Monday, August 29, 2011

My First Time: Craig Lancaster

My First Time is a regular feature in which writers talk about virgin experiences in their writing and publishing careers, ranging from their first rejection to the moment of holding their first published book in their hands.  Today's guest is Craig Lancaster, author of the novels 600 Hours of Edward and The Summer Son600 Hours of Edward, Lancaster's debut novel, was a 2009 Montana Honor Book and the 2010 High Plains Book Award winner for best first book.  He was born in Washington and raised in Texas.  His stepfather, Charles Clines, was a longtime sportswriter at the Fort Worth Star-Telegram, a connection that led to Craig's career as a journalist, a profession he followed to a series of newspaper jobs across the country--Texas, Alaska, Kentucky, Ohio, Washington, California and, finally, Montana.  He currently lives in Billings where he works as an editor at The Billings Gazette.  Visit his website here.

My First Front Page

In the fall of 1988, I was 18 years old and a few weeks deep into what would prove to be an inglorious college experience, but I had hope: I had just been hired as a correspondent for one of the Fort Worth Star-Telegram’s outlying bureaus, where I’d cover sports and small-city government for the princely sum of $50 per story.  (My hope was that I could somehow manage five stories a week and $1,000 a month, which I figured would be all the money I’d ever need.  Clearly, I was well suited for the writing life early.  No expectation of riches.)

My arrival at the Northeast Tarrant County bureau coincided with a run to the 3A state championship football game by Southlake Carroll, one of the high schools in our coverage area.  These days, Carroll is one of the most celebrated football programs in the U.S. and one of the biggest schools in Texas, but 23 years ago, it was a smallish school in a semi-rural area.

The championship game against Navasota would be covered by a staff sports reporter, someone from the main office downtown.  But my editor, Jim Fuquay, who’d taken a chance on me despite my age, was able to snag me a small role in the coverage.  I would ride down to Waco on a bus chartered by Carroll boosters and parents and then work the stands for a color story on the town’s celebration of the mighty Dragons.  Jim told me before I left that he’d stuck his neck out considerably for me: “You’ll be on a tight deadline.  The editor downtown is worried you won’t be able to handle it.  I assured him you’ll do just fine."

For the first half, I sat with various clumps of Carroll fans and asked questions about the season and their allegiance to the team.  I talked to a woman, Sue Harston, who told me that her son-in-law and daughter had both won state titles at Carroll and that another victory would give her a fourth ring in her jewelry box.  I fixated on that as a possible hook for the story.  At halftime, I filed the bulk of the story on a Radio Shack TRS-80, leaving me only with the considerable task of providing a top and a conclusion at the end of the game.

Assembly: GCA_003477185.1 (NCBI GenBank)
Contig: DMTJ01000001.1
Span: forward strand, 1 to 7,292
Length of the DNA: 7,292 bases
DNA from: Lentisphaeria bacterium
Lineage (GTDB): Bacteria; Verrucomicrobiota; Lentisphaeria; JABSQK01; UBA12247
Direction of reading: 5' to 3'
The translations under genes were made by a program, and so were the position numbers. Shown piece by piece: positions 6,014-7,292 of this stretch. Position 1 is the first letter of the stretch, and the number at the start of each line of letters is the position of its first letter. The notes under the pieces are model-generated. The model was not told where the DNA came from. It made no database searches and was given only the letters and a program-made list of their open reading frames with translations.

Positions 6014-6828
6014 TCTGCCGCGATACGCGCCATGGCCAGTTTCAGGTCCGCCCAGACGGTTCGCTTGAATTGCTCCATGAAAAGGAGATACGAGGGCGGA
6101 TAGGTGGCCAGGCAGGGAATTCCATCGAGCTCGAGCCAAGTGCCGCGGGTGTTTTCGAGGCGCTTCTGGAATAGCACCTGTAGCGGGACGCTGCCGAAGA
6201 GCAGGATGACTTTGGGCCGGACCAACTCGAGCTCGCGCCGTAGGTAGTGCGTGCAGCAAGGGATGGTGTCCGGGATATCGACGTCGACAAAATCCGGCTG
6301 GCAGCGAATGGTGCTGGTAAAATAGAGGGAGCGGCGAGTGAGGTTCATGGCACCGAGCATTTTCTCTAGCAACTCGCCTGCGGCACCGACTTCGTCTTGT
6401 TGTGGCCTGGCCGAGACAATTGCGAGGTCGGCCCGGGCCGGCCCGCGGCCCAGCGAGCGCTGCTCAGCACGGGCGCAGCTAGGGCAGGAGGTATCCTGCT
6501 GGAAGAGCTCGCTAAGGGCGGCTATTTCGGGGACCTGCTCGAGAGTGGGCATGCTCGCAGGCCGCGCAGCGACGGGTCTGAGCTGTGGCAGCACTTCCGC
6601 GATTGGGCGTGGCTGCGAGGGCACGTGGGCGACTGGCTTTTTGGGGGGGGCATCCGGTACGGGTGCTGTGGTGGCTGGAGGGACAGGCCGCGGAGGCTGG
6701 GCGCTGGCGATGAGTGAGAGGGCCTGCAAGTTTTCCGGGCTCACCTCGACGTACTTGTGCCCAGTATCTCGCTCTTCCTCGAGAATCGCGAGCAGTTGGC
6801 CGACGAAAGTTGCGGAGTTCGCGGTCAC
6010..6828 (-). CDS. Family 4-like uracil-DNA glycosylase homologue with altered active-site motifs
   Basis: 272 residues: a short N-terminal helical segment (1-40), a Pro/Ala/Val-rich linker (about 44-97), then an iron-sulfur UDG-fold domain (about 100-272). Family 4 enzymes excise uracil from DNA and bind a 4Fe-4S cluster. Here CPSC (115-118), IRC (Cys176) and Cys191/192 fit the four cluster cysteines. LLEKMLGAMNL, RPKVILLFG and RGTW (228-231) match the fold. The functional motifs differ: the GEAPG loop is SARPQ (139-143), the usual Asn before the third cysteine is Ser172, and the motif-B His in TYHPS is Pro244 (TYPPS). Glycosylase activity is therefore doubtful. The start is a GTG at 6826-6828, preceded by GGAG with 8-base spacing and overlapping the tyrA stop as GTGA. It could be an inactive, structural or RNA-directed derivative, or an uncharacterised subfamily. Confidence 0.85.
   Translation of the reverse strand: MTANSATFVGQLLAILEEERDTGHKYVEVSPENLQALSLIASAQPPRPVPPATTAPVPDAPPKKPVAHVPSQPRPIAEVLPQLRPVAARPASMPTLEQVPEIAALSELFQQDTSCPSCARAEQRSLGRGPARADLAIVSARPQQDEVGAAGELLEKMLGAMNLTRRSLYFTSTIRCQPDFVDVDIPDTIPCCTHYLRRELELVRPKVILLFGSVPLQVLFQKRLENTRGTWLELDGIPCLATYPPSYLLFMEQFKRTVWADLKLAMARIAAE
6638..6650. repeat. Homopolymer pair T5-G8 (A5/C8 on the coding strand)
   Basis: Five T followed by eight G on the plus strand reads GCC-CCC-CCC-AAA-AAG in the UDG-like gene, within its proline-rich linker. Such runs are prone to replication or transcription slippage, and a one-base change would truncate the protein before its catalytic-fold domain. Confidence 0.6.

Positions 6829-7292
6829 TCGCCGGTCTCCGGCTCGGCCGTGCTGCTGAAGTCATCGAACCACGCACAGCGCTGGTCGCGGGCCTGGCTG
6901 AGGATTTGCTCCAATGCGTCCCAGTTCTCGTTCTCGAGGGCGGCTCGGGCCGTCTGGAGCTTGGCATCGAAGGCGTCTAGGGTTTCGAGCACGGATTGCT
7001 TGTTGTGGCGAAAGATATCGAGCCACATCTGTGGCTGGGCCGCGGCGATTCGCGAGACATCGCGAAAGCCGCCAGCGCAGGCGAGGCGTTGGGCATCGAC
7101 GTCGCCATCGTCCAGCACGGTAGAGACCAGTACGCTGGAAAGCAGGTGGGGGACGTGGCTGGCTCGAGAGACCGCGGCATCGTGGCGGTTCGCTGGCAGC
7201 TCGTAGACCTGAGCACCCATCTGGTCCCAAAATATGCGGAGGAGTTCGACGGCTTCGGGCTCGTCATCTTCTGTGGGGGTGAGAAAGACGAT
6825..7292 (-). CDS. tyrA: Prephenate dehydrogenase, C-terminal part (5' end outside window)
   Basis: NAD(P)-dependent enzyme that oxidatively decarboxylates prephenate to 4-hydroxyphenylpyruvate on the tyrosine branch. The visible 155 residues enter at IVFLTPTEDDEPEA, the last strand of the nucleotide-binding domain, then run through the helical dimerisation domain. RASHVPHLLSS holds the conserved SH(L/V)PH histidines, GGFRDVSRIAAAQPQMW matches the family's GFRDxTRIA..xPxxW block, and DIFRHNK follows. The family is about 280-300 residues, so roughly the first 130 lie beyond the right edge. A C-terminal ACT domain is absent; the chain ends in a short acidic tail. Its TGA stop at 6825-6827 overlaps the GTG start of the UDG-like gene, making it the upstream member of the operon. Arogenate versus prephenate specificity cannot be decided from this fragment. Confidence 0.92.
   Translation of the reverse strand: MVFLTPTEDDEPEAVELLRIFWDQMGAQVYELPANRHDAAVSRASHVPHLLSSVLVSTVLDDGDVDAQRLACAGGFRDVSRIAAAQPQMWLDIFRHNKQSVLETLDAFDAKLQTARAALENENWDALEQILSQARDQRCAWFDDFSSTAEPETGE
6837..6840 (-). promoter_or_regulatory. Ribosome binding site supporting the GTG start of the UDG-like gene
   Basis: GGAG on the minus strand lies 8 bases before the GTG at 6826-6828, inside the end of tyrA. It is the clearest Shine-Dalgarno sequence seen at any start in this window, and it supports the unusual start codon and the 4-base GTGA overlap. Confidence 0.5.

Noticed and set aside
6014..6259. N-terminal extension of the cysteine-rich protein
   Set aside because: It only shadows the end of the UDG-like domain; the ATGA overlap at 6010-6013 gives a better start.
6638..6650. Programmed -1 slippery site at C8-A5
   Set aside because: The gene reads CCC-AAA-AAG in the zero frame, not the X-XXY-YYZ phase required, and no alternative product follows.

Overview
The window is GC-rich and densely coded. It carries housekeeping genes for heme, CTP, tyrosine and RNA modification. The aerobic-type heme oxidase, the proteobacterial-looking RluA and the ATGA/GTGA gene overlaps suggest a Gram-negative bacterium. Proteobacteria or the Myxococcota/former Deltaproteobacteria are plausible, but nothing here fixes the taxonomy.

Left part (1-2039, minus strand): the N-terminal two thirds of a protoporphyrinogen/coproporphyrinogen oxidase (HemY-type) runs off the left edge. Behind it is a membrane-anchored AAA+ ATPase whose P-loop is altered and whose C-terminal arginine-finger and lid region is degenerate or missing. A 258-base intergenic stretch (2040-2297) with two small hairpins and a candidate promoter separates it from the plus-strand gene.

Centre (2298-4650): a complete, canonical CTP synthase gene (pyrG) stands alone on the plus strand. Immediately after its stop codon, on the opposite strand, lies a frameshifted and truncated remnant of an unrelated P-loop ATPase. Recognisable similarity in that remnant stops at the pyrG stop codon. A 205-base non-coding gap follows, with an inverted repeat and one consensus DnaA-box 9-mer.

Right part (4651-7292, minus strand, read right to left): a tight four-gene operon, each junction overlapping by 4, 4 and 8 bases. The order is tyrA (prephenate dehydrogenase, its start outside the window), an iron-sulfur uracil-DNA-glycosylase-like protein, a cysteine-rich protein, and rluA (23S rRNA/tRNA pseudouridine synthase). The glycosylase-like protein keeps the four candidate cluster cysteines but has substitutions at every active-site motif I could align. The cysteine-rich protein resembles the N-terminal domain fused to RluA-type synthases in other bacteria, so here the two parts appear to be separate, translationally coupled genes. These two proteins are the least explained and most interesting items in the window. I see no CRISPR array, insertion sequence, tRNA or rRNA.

Carroll won, 42-8, and sure enough, I had about a 15-minute window to get my story completed before deadline.  I called the editor in downtown Fort Worth, the one who’d worried that I would fold under the pressure, and dictated a few paragraphs for the top of the story and one for the bottom.  The conclusion:

"The magic did prevail.  And the fans shared in it--Darrell Russell’s 25-year wait ended and Sue Harston got her fourth ring."

"This is really nice, Craig,” the editor said.  “Good job.”  I’m not sure I’ve ever received praise from an editor that meant so much as that.

The next morning, I scrambled to find the paper and thumbed through it, looking for my story.  It wasn’t on Page 1A; the editors had gone with a color piece by Gil LeBreton, one of the paper’s star columnists.  My heart sank as I turned to the sports section and didn’t find it there, either.  Dejected, I went back to bed.

It wasn’t until hours later that I heard my mom’s excited voice.  “Craig, come look.”  I found her in the dining room.  There, on Page 1A, sat my story.  It was below the fold of the paper, a little three-inch sliver of type in the bottom left-hand corner of the page, but there it was.  I’d missed it on the first pass because it was a companion piece to LeBreton’s, with a tiny elliptical headline.  In my frantic search through the paper, I’d simply mistaken it for part of LeBreton’s story.

But it wasn’t.  It was mine.  Seeing it there, on the front page of a city newspaper, knowing what it had taken to write it, I felt incredible pride.

I’ve had similar thrills in this racket in the years since--holding my first novel was a particularly transcendental moment--but none of them have exceeded standing there in my parents’ dining room, holding ink-smudged newsprint and marveling at my name upon a little one-column stick of type.  As I write this, that front page sits to my left on my desk, and as I look at it, I’m 18 again, if only for a moment.

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